Viking Bow -Hedeby Bow
2 in stock
Description of the Product
Bows and archery are not necessarily the first things that come to mind when thinking of the weapons of the Viking age, but they did nevertheless play an important role. There are written, pictorial as well as archeological evidence which paint a clear picture of the bow as a pivotal weapon in Viking-age Scandinavia, both in war and hunting. In the Sagas there are heroes who could aim incredibly accurately with their strong bows. Based on illustrations and a few archeological finds, it would seem that the Vikings even had their own bow type, which differs from other known bows.
Our Viking bow is an adapted replica of the so called Hedeby bow. The original Hedeby bow was found in the area of the Viking town of Hedeby, which now lies in northern Germany (Haithabu). The discoveries there have been dated to around 800-1000 CE.
These types of long Viking era bows have been found in some archeological digs. For some reason this earlier, longer, model got shorter as time went on, at least in some parts of the Viking world. When the Normans conquered England in 1066, the troops in the battle of Hastings were mainly using shorter bows, which nevertheless belonged to this same bow type. It is not known how long these bows were used into the middle ages, but at least in the early middle ages the Viking bow type was still thriving, as it after all played an important part in the conquest of England.
The most notable characteristics of a Hedeby bow are its long nocks/string notches, (the grooves at tips of the bow, where the string is attached). The other curiosity of the Hedeby bow is the stud at the top of the bow, which in all likelihood is there to keep the string in place when the bow is not strung. When transporting a bow, the string tends to slip down and get tangled, so perhaps the stud was their way of trying to solve this annoying little problem.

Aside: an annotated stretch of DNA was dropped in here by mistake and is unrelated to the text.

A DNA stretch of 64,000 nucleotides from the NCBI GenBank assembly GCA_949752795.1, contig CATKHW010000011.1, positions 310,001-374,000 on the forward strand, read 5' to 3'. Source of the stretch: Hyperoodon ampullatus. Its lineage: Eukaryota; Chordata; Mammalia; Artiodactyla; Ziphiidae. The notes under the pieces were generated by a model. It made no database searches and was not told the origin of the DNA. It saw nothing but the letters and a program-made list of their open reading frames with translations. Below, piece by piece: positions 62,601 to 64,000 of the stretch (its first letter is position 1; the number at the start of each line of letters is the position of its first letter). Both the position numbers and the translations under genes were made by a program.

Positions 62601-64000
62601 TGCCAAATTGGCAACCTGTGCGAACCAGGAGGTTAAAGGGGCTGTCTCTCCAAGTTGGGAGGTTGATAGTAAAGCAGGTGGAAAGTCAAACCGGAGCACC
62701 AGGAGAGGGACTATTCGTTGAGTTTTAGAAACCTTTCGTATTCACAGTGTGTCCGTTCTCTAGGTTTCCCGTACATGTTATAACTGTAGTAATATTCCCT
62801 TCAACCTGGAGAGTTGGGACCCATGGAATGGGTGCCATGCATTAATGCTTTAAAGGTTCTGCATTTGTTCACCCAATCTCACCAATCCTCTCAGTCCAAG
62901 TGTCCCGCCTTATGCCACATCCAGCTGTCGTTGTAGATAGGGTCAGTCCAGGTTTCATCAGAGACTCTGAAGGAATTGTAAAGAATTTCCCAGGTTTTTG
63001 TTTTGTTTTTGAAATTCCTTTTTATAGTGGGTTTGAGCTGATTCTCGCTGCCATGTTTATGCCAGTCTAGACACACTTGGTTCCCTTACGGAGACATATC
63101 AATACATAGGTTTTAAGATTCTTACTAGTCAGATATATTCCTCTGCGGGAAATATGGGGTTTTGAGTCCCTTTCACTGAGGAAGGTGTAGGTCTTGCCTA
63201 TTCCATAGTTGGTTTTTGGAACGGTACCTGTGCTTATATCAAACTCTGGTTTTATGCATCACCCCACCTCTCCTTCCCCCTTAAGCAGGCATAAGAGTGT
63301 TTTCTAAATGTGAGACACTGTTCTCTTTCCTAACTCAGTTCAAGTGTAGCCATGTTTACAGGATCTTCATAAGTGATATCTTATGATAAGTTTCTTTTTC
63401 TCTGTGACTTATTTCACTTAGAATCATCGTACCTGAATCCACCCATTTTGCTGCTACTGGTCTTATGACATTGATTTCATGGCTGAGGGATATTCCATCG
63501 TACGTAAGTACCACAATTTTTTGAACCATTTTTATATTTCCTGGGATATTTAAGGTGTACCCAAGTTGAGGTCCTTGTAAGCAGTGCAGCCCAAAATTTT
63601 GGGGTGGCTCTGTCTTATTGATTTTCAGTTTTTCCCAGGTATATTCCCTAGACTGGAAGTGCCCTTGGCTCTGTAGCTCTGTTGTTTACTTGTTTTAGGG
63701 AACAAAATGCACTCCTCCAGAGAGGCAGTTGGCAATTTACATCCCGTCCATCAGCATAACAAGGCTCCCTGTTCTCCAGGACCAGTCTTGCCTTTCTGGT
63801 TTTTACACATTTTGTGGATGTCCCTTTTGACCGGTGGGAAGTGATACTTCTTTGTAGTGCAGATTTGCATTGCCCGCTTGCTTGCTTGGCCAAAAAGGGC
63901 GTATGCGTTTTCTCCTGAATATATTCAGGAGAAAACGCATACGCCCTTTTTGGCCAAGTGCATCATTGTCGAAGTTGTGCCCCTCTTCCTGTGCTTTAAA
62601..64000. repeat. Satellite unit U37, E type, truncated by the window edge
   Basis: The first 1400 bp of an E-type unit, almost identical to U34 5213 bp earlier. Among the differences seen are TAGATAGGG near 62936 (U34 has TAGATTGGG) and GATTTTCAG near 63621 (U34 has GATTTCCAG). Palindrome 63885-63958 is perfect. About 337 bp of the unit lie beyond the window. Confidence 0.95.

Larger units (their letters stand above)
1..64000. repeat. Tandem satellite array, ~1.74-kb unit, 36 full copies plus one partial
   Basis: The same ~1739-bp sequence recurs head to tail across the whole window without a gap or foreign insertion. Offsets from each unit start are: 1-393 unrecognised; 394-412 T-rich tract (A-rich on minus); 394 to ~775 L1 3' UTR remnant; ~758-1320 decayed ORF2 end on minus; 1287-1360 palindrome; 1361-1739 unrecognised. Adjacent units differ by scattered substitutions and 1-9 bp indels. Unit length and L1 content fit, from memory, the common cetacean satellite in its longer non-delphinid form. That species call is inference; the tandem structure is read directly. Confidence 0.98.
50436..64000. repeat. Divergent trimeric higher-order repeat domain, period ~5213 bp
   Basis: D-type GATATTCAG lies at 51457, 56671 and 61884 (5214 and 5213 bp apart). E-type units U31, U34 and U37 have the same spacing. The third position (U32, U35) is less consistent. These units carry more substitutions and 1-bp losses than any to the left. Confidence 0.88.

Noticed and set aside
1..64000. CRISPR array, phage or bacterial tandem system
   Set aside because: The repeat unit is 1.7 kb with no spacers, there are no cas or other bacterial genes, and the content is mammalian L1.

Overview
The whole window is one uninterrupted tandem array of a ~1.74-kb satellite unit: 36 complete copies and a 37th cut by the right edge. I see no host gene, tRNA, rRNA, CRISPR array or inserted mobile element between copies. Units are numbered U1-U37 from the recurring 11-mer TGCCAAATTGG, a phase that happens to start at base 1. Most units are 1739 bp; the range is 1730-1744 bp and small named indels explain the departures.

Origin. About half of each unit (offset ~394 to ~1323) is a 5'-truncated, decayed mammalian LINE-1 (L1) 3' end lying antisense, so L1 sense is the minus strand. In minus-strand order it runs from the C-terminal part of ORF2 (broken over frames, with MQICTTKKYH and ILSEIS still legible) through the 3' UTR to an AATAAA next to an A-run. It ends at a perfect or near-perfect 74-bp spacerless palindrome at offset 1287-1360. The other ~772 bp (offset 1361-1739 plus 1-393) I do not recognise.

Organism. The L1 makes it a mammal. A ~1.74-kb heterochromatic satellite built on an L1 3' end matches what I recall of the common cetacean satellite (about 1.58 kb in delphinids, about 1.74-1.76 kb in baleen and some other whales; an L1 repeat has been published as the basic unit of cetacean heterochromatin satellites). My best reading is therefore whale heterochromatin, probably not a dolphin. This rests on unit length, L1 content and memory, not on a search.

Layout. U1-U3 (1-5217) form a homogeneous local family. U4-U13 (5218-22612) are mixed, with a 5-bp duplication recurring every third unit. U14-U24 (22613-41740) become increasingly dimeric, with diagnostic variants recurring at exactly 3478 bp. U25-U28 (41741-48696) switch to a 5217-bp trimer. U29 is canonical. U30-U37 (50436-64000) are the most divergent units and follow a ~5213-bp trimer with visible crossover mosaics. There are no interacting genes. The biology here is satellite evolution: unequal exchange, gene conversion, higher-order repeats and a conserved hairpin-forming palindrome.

Our Hedeby bow is a replica of the historical find in most respects, but its width and thickness have been scaled down a little, to make its draw weight more suitable for the modern archer. The original bow was 40 mm wide and 33 mm thick at the handle and this version is 35 mm wide and 27 mm thick at the handle. The original was made of yew and had a draw weight of around 80-100 pounds. Our Viking bows have draw weights between 30-35 pounds with a 28 inch draw length. They are made of either white ash or white oak, depending on seasonal availability. The bows are 189 cm in length.
The string of this bow can always stay tied to the bottom. When the top loop of the string is slid into the notches of the upper limb, the brace height remains correct, and the bump in the string marking the nocking point for the arrow is in the right place.
The bow comes with a mock arrow for checking the correct draw length. This arrow has no fletchings or tip, and it is to be used as a simple guide against which to check that your arrows are compatible with this bow in length.
This traditional bow is ready to shoot and enjoy, as it requires no adjustments or preliminary break-ins. The bow has a one year warranty from date of purchase, and it is entirely hand made in Finland.
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